The Star Wars cinematic universe has evolved to include an admirably diverse group of actors — onscreen, that is. Behind the camera, the writers and directors of all eight Star Wars films have almost exclusively been white men. Now J.J. Abrams has taken a small step to change that. The writer-director of Star Wars: Episode IX has hired Victoria Mahoney to be his second-unit director, making her the first black woman to have a key directorial position in the Star Wars franchise. A Wrinkle in Time director Ava DuVernay made the announcement yesterday on Twitter, and Mahoney, who made her feature debut with 2011’s Yelling to the Sky, happily confirmed the news.
Happy to share this historic news. A black woman directing stories in a galaxy far, far away. First unit director #JJAbrams. Second unit director @VictoriaMahoney. #StarWarsE9 #StarWars pic.twitter.com/s689jv9I4u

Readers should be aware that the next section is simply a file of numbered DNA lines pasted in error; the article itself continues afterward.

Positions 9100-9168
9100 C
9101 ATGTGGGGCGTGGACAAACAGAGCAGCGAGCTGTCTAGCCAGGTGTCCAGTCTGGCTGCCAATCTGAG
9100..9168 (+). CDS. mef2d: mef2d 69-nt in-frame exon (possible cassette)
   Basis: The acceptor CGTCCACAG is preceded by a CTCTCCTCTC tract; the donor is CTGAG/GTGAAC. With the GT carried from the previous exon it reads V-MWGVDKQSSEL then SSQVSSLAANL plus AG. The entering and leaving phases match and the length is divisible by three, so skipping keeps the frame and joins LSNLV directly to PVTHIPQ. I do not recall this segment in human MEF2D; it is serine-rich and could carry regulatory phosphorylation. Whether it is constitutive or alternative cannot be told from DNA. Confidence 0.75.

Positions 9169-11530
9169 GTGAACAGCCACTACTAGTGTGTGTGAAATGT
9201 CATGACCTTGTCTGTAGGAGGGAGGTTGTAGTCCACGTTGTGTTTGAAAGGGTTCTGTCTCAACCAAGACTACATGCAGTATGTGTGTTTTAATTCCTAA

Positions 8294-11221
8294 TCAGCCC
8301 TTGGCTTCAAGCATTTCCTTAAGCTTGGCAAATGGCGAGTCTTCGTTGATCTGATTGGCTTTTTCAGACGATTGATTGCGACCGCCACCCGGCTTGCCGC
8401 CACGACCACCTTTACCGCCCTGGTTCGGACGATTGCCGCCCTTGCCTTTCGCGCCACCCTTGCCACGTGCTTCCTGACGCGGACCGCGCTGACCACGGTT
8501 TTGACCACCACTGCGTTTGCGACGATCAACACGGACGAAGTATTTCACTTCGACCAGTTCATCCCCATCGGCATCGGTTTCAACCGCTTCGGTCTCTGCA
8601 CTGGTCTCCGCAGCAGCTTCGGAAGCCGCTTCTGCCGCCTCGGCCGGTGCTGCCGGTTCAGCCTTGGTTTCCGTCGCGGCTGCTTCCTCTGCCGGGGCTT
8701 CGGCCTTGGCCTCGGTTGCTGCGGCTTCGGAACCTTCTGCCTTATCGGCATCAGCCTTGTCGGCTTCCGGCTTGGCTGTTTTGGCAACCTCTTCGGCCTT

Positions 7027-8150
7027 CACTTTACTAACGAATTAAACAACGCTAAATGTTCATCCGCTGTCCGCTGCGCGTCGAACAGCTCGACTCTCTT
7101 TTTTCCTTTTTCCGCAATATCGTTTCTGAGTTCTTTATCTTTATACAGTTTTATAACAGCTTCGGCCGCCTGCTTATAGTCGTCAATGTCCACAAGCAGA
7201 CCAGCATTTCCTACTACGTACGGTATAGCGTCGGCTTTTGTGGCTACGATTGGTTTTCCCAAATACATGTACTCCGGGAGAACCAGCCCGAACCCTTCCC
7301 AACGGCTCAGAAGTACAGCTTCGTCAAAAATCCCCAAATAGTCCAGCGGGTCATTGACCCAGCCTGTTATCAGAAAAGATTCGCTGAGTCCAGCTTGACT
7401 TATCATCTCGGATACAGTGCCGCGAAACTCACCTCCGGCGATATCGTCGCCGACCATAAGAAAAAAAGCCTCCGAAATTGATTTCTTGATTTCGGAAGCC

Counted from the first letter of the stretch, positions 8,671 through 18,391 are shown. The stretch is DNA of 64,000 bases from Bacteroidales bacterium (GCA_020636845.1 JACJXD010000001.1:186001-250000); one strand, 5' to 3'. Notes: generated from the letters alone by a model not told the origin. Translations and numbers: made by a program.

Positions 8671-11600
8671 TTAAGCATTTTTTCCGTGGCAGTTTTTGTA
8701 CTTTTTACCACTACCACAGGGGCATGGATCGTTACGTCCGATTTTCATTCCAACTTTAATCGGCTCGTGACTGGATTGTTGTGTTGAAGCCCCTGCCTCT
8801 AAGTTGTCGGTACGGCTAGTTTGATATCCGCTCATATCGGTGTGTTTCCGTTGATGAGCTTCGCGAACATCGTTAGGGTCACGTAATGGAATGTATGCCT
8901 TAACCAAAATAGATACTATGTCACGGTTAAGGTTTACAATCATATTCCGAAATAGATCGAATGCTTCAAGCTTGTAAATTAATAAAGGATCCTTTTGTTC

— Ava DuVernay (@ava) April 17, 2018
Catt’s outta the bag. Thank you @ava for putting my name in the #StarWars #LucasFilm hat. Thank you #JJAbrams for inviting me on your ferocious ride. *This one’s for the outliers, dreaming big–in small corners of the Earth.
— Vic Mahoney (@VictoriaMahoney) April 17, 2018
Normally, the hiring of a second-unit director — responsible mainly for shots that don’t feature the major characters — wouldn’t be newsworthy. However, Lucasfilm has been on the receiving end of some negative attention for hiring a steady stream of white male writer-directors for its biggest Star Wars projects, including Abrams for The Force Awakens and Episode IX; Gareth Edwards for Rogue One; Ron Howard (replacing previous white dudes Phil Lord and Christopher Miller) for Solo; Rian Johnson for The Last Jedi and an upcoming film trilogy; Game of Thrones creators David Benioff and D.B. Weiss for another upcoming trilogy, and Jon Favreau for the first live-action Star Wars series. At this point, any diversity in the director’s chair or the writer’s room is a welcome development for fans who want the Star Wars universe to live up to its own inclusive ideals.
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